“Good morning, sir, do you live here?”
“Sure do. Can I help you?”
“Would you mind if I took a few photos and a possible Instagram reel, I might post it to TikTok and YouTube shorts as well, as it seems that’s where the content in today’s society is heading.”
“Yeah, I don’t mind. Just watch out for holes and rocks. Also, tag me on Instagram if you don’t mind.”
“Thank you, sir. Your name was?”
“Thanks, JP. I’m Adam. Really appreciate it.”
“Yep. Now can I get back to sanding and cutting this cabinet I’m building.”
“Yes, sir.” I say politealy as I slowly fall back into a hole, twist my ankle then smack my head onto a rock.
Only about 75% of that is true. I didn’t fall and hurt myself, but a nice gentleman who is named JP was extremely friendly to my mother and me on a gorgeous Thursday morning. JP now owns the property that once was a dairy farm owned by a man named William Notzke, and his wife Ethel, kindly let me tour what is left of William’s most incredible creation, the Jubilee Rock Garden, situated right off the highway between two small towns in Peoria County, Illinois.
William Notzke, born in 1902 in Jubilee Township, was a farmer, a tinkerer, and as stubborn as they come. He didn’t much care for the government’s rules and regulations, but he did want to make the people who came to purchase milk from his dairy farm happy.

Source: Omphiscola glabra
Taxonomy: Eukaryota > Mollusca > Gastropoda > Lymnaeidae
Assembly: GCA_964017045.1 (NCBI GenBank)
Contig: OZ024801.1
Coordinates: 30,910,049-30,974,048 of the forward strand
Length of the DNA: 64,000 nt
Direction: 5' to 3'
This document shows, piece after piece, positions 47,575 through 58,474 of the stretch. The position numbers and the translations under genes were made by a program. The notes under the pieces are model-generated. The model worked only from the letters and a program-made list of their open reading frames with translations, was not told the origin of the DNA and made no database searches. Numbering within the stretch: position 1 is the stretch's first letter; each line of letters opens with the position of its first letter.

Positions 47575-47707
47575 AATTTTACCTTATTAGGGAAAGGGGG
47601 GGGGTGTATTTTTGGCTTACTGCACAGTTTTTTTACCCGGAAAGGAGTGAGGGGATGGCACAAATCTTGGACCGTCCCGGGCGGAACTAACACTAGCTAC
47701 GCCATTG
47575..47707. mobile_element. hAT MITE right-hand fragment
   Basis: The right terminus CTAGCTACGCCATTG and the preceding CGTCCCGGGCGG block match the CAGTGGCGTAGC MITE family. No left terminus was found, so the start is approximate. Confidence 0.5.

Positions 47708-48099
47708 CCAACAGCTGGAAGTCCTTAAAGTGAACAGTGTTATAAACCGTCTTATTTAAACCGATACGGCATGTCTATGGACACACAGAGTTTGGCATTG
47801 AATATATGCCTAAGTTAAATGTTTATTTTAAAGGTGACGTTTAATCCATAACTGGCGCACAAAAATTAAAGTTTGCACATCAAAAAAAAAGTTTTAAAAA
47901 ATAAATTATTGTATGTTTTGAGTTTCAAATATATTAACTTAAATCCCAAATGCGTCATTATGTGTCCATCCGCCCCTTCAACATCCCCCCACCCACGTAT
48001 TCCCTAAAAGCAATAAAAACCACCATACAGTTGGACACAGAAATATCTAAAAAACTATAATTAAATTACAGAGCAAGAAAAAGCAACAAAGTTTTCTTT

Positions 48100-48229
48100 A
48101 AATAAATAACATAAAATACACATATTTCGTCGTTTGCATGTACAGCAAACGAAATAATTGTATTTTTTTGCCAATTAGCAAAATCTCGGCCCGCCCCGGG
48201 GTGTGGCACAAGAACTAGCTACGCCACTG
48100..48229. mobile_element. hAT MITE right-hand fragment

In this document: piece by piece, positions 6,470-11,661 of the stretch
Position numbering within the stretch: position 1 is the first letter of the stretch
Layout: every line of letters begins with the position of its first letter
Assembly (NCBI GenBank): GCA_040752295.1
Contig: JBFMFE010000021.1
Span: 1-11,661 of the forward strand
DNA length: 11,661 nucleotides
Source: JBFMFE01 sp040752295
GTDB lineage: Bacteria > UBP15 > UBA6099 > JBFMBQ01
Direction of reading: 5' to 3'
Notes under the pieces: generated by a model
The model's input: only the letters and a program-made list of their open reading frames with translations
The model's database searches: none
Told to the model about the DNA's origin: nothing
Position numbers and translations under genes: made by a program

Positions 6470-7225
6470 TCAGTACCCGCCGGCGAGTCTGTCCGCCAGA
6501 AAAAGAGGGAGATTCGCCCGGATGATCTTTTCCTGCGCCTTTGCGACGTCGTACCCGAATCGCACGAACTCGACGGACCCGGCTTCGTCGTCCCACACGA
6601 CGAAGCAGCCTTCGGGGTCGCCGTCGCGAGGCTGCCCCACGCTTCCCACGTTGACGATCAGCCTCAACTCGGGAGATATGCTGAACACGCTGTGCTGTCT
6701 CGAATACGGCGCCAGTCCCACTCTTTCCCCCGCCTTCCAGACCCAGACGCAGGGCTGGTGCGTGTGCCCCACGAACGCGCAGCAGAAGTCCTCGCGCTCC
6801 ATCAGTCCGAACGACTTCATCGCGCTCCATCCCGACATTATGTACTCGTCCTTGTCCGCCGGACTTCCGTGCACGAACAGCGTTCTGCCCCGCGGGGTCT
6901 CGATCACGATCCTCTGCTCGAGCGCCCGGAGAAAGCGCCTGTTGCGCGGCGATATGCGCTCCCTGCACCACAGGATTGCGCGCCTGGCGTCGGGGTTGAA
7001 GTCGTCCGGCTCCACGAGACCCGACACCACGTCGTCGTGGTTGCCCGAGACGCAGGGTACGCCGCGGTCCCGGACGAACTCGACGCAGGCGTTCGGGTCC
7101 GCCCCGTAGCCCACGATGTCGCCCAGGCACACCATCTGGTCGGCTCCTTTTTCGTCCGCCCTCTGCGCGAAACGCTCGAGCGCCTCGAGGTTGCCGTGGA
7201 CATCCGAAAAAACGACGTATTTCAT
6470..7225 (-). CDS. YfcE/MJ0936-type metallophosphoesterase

What started in the 1930s as an Art Deco style farm building on 15 acres of land remains only the rock garden, archway, and a few flower beds near the house, completed over a few decades to the displeasure of his wife, Ethel. Even though she didn’t care much for William’s creations, he would often create random machines including his own ice cream maker, this didn’t stop William from creating a beautiful art environment that included as a final touch, built in 1963 and dedicated to his late wife Ethel in 1974 once completed, a massive archway gate situated at the front of the driveway that stands 16 feet high and 27 feet wide, incorporating 25 tons of concrete and rock.
Admitting that his wife Ethel probably wouldn’t care much for it, William made room for lights on the archway that would only light up twice a year, on Memorial Day and May 14th, Ethel’s birthday.
According to the excellent travel blog Detour Art Travels by Kelly Ludwig, William lugged rose quartz from Colorado and Arkansas himself to create the five-story rock garden. Visitors would have once enjoyed seeing dozens of beautiful flowers that complimented the diamond, spade, heart, and club playing card motifs on the third-level terrace with the beautiful pink rose quartz.
Sold by his family after his passing in 1989, William Notzke’s Jubilee Rock Garden is a wonderful creation by a man who just wanted to make others happy. Located on private property and maintained as best as it can be by its current owners, if you do travel to see it, be kind, be respectful, bring your own milk and watch out for holes and rocks scattered about.
Thanks again JP!